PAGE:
History - 18/03/2005
To be honest, I had completely overlooked the link as well. And that doesn’t say much for me, a historian by trade. Okay, a few months as publication director with GIM International had taught me how geospatial information was helpful in keeping track of climate changes and planning the building of roads and bridges; that it was also used for defence purposes and for decisions in agricultural business. And that geospatial information was even used to preserve old buildings and landmarks. Let’s just say I’d learned that geospatial information touches almost every part of daily life.
But I’d missed the real historical connection - until I read the fascinating article entitled Geospatial Aspects in Historical Sciences by Peter Doorn of The Netherlands Institute for Scientific Information Services in Amsterdam, published in this issue of GIM International. His article starts with the reminder that geography and history are sister disciplines. True. But I know from experience that these sisters are not so close that they pay visits to each other every day. Doorn, however, goes on to describe how the development of GIS applications has been responsible for an explosion of interest amongst historians in the combination of geographical and historical data. He quotes some striking examples. In the United States GIS is used to study racial segregation in certain cities; it has also led to new perspectives on the effects of Roosevelt’s New Deal during the Great Depression. And the development of the railway system in the United Kingdom can too be explained using geo-information.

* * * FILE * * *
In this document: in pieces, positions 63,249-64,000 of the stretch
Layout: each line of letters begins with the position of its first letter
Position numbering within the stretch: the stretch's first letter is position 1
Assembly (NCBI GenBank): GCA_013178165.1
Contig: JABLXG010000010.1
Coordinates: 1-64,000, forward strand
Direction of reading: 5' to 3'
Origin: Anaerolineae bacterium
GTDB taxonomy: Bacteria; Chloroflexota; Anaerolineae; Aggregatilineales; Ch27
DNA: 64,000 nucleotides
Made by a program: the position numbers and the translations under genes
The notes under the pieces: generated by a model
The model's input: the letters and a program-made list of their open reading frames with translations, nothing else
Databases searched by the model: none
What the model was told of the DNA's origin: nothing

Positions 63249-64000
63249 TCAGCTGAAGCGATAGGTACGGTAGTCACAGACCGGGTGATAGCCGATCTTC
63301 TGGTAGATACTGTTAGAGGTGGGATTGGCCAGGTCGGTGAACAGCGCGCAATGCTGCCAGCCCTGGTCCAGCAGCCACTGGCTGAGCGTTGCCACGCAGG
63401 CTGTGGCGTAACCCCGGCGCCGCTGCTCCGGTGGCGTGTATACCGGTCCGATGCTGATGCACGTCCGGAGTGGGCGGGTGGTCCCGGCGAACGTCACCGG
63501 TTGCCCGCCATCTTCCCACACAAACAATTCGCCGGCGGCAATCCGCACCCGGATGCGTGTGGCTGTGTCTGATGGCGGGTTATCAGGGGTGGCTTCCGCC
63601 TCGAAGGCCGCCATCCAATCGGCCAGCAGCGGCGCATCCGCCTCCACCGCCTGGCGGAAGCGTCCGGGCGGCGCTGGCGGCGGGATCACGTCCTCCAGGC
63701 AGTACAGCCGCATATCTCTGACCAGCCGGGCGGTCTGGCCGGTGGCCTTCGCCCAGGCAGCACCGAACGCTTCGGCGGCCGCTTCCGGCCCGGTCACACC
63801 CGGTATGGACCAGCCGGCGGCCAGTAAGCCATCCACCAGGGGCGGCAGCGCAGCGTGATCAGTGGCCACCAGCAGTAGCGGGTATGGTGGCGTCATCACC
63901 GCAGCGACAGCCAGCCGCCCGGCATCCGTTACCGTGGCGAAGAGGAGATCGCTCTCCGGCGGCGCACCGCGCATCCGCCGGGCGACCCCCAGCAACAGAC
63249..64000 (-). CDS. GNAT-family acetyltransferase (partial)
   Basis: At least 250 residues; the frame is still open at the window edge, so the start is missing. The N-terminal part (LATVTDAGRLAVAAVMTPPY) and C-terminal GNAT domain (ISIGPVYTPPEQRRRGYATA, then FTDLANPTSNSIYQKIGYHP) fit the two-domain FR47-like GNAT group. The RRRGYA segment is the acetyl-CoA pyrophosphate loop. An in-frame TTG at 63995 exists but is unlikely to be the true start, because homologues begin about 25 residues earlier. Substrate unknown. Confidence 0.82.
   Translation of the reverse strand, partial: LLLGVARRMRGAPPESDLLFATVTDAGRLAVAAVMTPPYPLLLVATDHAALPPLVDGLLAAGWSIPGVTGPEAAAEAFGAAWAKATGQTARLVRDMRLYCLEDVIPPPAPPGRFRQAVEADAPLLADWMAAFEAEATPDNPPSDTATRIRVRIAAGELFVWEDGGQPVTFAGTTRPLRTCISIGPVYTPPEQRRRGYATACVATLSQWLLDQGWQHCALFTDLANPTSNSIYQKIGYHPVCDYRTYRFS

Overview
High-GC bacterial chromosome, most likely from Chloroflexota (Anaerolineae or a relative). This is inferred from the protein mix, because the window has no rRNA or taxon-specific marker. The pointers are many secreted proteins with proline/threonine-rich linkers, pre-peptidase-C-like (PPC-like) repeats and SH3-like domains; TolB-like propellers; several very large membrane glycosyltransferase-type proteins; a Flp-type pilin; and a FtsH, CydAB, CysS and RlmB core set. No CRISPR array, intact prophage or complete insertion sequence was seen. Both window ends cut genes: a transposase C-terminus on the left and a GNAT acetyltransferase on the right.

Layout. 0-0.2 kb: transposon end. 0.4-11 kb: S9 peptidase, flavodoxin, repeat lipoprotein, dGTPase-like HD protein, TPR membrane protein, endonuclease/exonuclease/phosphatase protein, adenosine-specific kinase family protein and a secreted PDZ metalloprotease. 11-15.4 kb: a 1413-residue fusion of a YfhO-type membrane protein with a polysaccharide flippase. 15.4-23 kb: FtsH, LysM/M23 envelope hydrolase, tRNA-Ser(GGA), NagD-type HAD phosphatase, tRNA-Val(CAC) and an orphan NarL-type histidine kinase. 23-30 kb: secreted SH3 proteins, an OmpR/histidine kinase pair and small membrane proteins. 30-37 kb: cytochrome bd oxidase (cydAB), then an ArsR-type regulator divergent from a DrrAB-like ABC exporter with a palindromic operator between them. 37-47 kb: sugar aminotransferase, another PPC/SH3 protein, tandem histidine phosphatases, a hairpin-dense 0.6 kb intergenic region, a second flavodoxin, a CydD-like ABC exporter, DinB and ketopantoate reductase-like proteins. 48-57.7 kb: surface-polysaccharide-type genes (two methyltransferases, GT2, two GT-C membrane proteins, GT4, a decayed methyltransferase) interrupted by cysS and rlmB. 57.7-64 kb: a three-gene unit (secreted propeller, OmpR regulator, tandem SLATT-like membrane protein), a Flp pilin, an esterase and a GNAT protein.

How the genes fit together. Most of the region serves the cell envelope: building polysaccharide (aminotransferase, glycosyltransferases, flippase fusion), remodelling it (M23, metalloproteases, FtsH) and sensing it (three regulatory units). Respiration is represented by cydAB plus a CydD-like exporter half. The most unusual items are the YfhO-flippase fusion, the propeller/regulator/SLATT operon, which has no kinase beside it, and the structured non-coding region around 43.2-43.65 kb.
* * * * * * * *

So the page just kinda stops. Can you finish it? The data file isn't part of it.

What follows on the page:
The historians Garry Keyes and Jens Toftgaard Jensen have gone even farther: they reconstructed a historical city map of Aarhus in Denmark using GIS. Their new digital map facilitates the analysis of urban social and economic structures.
The world opens up ahead in a way that may even shake up old historical views and explanations, as technology unites the two sisters with the same surname: social science. And, as I said earlier, history is not the first field or branch to become intertwined with geospatial information. But it will surely not be the last. We can probably assume that every single line of business or science will eventually be touched by geo-information in one way or another. In GIM International we will try to keep you up to date with these new marriages.